Even amidst the uncertainty of 2020, entrepreneurship managed to grow. Nearly 4.5 million business applications were filed—the highest on record for a single year, up 24% from 2019. This surge in new business formation means many small business owners may soon be hiring employees for the first time, which is both exciting and nerve-racking for these entrepreneurs.
While there are many things to consider when hiring your first employee, understanding payroll is key. When you know the basics of the process, not only will you save time and trouble, you’ll also be able to get back to what you love—your business—faster.
Can you afford payroll?
Stephanie Smith, a Block Advisors scholar and founder of Social by Steph, a digital advertising consultancy based in Atlanta, knew she needed to hire help if she wanted her business to grow. “I was saying ‘no’ to business due to the volume of referrals coming in. Still, I was worried it would be a huge chunk of my revenue to start paying people to help manage the additional work. Once I finally hired help, I realized that I’m actually able to bring in more revenue by finding good people to delegate tasks to,” she said.
The first thing to consider before you make the leap from “solopreneur” to employer is whether you can afford it. You’ll need a strong understanding of your business’s cash flow to determine how much you’ll spend on employee wages and what you’ll owe Uncle Sam in payroll taxes. Federal payroll taxes fall into three categories:
- Withholding taxes: Taxes employees pay on their income; employers are responsible for withholding the tax from employees’ paychecks and depositing with the appropriate tax authorities.
- Employer taxes: Taxes employers pay entirely, which are typically based on a percentage of the business’s payroll.
- Shared taxes: Taxes split between an employer and their employees (usually 50/50). The employer must withhold employees’ shares from their paychecks and deposit, along with the employer portion due, to the IRS.
As if that’s not complicated enough, you’ll also pay taxes to the state and local governments that fall within each of the above categories.
The only exception is if you hire independent contractors, which is what Smith eventually did. You don’t have to withhold or pay taxes for independent contractors as they are responsible for their own taxes, but you do have to collect a W-9 from them before they can start working for you. You may also need to report to the IRS and state that you paid nonemployee compensation to the independent contractor. And it’s important to make sure they truly classify as an independent contractor, because the IRS is cracking down on employers who misclassify employees as independent contractors (hello, additional fees).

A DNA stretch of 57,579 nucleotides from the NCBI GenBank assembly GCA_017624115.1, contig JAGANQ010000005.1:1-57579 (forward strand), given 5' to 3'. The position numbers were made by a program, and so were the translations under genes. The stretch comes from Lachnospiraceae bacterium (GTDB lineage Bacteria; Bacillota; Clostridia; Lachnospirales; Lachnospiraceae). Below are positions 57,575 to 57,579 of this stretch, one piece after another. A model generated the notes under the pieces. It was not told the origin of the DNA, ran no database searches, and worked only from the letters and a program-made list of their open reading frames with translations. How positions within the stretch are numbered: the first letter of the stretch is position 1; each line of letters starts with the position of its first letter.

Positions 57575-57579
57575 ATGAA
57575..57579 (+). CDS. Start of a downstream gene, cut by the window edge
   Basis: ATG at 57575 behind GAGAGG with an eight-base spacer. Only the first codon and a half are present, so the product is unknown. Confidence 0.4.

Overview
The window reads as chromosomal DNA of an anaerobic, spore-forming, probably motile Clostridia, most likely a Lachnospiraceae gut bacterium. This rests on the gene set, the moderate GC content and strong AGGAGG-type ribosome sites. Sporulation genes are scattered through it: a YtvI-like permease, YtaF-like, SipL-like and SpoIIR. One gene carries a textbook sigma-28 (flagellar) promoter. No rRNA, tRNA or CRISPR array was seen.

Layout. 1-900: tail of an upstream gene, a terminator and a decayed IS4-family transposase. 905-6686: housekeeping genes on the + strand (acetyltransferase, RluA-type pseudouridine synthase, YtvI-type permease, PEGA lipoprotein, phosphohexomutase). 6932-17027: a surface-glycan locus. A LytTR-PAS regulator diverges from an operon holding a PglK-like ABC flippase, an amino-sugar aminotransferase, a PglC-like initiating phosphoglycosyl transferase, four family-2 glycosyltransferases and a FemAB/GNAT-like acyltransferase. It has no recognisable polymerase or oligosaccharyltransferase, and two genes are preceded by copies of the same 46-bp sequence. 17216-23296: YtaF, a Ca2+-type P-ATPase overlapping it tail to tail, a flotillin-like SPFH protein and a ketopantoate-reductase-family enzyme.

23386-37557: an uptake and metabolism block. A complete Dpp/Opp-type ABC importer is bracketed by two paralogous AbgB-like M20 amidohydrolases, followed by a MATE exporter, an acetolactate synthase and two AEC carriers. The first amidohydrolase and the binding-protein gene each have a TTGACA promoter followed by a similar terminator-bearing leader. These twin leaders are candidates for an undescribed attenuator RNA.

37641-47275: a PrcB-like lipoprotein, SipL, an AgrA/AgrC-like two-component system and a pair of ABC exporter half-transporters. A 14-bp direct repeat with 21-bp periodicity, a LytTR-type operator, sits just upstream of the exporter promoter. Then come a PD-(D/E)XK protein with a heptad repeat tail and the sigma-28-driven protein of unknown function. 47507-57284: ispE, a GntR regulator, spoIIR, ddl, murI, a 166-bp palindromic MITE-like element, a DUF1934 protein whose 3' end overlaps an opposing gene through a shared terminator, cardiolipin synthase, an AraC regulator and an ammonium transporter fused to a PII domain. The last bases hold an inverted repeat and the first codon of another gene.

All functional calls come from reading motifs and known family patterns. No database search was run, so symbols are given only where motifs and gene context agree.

If you have any questions about your cash flow, employer readiness or how to classify your workers, Block Advisors is a small business partner that can help. “Our team of small business certified tax pros will put a financial lens on your business, guiding you to the best outcomes,” said Paul Ramos, director of small business tax for H&R Block. “We will propose opportunities to increase your cash flow and profitability by reducing expenses, while helping you understand fixed and variable costs, optimizing marketing spend and more. And we have the small business payroll services and support you need to stay compliant so you can focus on running your business.”
Do you have time to manage payroll?
Next, consider how you’ll handle payroll.
Running payroll in-house means assuming the role of calculating and issuing paychecks, managing taxes (including filing all corresponding tax forms, managing reporting and payment schedules, and staying on top of any tax changes), and remaining compliant with all local, state, and federal laws. This can be both daunting and time-consuming. Even if you purchase software to assist with this function, you’re still left doing the work and the homework, taking more time and increasing the likelihood of mistakes.
In fact, as Inc. recently reported, the IRS penalizes about one out of every three business owners for payroll errors. Penalties and interest will be assessed on your account if you fail to collect, report and remit payroll taxes. If you don’t file a report on time, the penalty is 5% per month of unpaid tax up to a maximum of 25%. And the penalty for missing a payment deadline is even more severe and expensive.
If you don’t feel comfortable handling payroll on your own (don’t worry, you aren’t alone!), look into payroll services that offer expert help.
Looking for expert help?
After considering the true cost of payroll and the time it takes to manage, determine what makes the most sense for your business. It can be a tough decision to outsource certain functions, but if you’re spending more time on running payroll than on your core business, it’s time to consider getting expert help.
“Give your payroll tasks to our team of payroll professionals,” said Ramos. “We make the whole process easy, from paying your employees to filing quarterly federal and state tax filings and forms, along with running and distributing wage reports—for both employees (W-2s) and independent contractors (1099s)—as you wrap up the year.”
Block Advisors, a team within H&R Block, is dedicated to meeting the tax, bookkeeping and payroll needs of small business owners year-round. To start working with the experts at Block Advisors, visit blockadvisors.com.